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The Day My Mind Finally Snapped

The first time

By J.D. BradleyPublished about a year ago 4 min read

Way back in approximately, 1989, I was stationed in Germany...9th Engineer Battalion. I’d been there about five, maybe, six months. Now, the key to deciphering how fucked up a unit is, is the lowness of the number. If you’re in, say the 462nd Engineer Battalion, things are going to be relatively easy. 9th Engineer Battalion is obviously much lower than that. Oh, and I was in the First Infantry Division (whose motto is, “No mission too difficult, no sacrifice too great...and they mean that shit); that’s my combat patch too, but that came later. I was fairly well indoctrinated as too how harsh the life of a soldier was, I thought, then I got sent to “the field” with Charlie company. For those who don’t know, a combat engineer is like infantry, plus explosives.

Anyway, so I had been sent out with Charlie company, and I didn’t have my own chain of command for any kind of protection and was picked for a special detail. I and about six other soldiers were picked to lay concertina (razor) wire and hate life...for 72 straight hours... 3 fucking days of non-stop physical labor, with no breaks other than to have some water every now and then. The temperature was consistently in the 20s. That’s twenty degrees Fahrenheit. Finally, the truck that was following us through the wilderness came to a stop, and the NCOIC (non-commissioned officer in charge) told us to stop, put up our shelter halves, and get some rest. I was thinking, “THANK GOD!!”. I couldn’t believe I made it. I had passed the test…! Or so I thought.

Another guy and I scraped snow out of the way, and erected our tiny little tent (shelter halves, we each had half of it in our rucksacks). I settled into my “extreme cold” sleeping bag and drifted off to sleep...for four hours. We were then woken up and instructed to pull the pickets and pick up the concertina. It was a lot easier going in. Pulling these motherfuckers out of the ground was a bitch. The truck kept following us, and we kept putting the concertina and pickets on it. 72 hours later they told us to put up our shelter halves and get some sleep. Four hours later they woke us up and told us to keep pulling. I had never experienced this kind of brutal reality in my life before, although as time went by the Army showed me more and more. About 72 more hours later, we finally made it back to the base camp.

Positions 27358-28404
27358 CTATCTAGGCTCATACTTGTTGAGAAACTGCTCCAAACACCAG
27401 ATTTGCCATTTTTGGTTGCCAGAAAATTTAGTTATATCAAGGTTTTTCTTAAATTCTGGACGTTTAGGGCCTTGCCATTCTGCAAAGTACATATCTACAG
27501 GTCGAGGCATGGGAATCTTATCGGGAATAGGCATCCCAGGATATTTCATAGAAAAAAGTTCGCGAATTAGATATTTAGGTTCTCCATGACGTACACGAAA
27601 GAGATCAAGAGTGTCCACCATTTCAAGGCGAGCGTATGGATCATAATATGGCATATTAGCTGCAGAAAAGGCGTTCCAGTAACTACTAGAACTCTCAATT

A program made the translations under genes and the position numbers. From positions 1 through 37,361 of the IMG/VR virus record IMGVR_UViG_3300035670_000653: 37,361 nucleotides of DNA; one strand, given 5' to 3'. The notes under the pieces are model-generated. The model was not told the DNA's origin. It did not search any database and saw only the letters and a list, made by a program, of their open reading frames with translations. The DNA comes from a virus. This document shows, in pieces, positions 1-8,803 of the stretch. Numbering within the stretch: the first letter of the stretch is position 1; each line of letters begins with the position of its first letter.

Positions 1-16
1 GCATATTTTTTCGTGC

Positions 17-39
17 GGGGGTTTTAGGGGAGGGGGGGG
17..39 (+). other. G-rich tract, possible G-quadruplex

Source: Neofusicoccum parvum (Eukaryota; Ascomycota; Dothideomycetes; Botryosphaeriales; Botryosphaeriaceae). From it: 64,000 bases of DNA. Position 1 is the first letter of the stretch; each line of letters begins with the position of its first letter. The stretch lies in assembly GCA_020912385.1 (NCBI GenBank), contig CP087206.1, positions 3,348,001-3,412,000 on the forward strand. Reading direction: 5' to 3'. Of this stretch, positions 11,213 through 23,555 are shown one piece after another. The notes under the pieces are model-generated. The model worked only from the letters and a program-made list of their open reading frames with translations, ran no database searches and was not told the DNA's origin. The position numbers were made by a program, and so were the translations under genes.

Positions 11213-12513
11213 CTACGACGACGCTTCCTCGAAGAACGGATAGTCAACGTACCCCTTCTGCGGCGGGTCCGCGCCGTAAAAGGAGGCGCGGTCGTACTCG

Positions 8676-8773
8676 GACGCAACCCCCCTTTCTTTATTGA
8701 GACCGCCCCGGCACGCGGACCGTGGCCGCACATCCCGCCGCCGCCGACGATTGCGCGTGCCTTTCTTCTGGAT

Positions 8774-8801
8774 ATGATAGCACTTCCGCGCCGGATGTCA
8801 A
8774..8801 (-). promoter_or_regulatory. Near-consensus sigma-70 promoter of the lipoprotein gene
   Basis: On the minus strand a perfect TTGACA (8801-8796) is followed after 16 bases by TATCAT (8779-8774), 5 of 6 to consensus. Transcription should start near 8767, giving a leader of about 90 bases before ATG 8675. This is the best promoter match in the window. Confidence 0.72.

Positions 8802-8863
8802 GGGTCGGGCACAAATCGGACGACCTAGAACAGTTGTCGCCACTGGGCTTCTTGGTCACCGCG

My mind had been playing tricks on me for a few days at this point. I was playing tricks back on it to keep going. I had been wandering in and out of this reality but pulling those pickets the whole time. I small ember of rage had been lit after they woke us up and told us to pull the pickets. By the time we got more sleep, only to be woken up again, it had grown to a good-sized blaze. Once we finally made it back, although I didn’t realize it just yet, I had made the psychological journey to full-blow rage machine psychotic. I was headed to a big tent to tend to my wounds when this Indian dude (as in from India, although he as a U.S. soldier) made some comment to the effect of “poor baby!” Everything literally turned red. Everything. For the first time ever (although it became kind of became commonplace after that), it seemed like I left my body while some demon took over. I watched the demon from a slight distance. He/I beat that guy so severely that his face looked like hamburger. It took about six or seven guys to pull me off from him. Thank God they did, because I was going to kill him. Nothing ever came out of it, disciplinary wise. Everyone just knew to leave me the fuck alone. The next day, we went back to civilization. My mind was never quite the same. Later on, I was sent to the Persian Gulf, which further cemented my insane rage and violent temper. I pinpoint that specific day as the day I became a street fighter.

Bad habits

About the Creator

J.D. Bradley

I've had a very different kind of experience.

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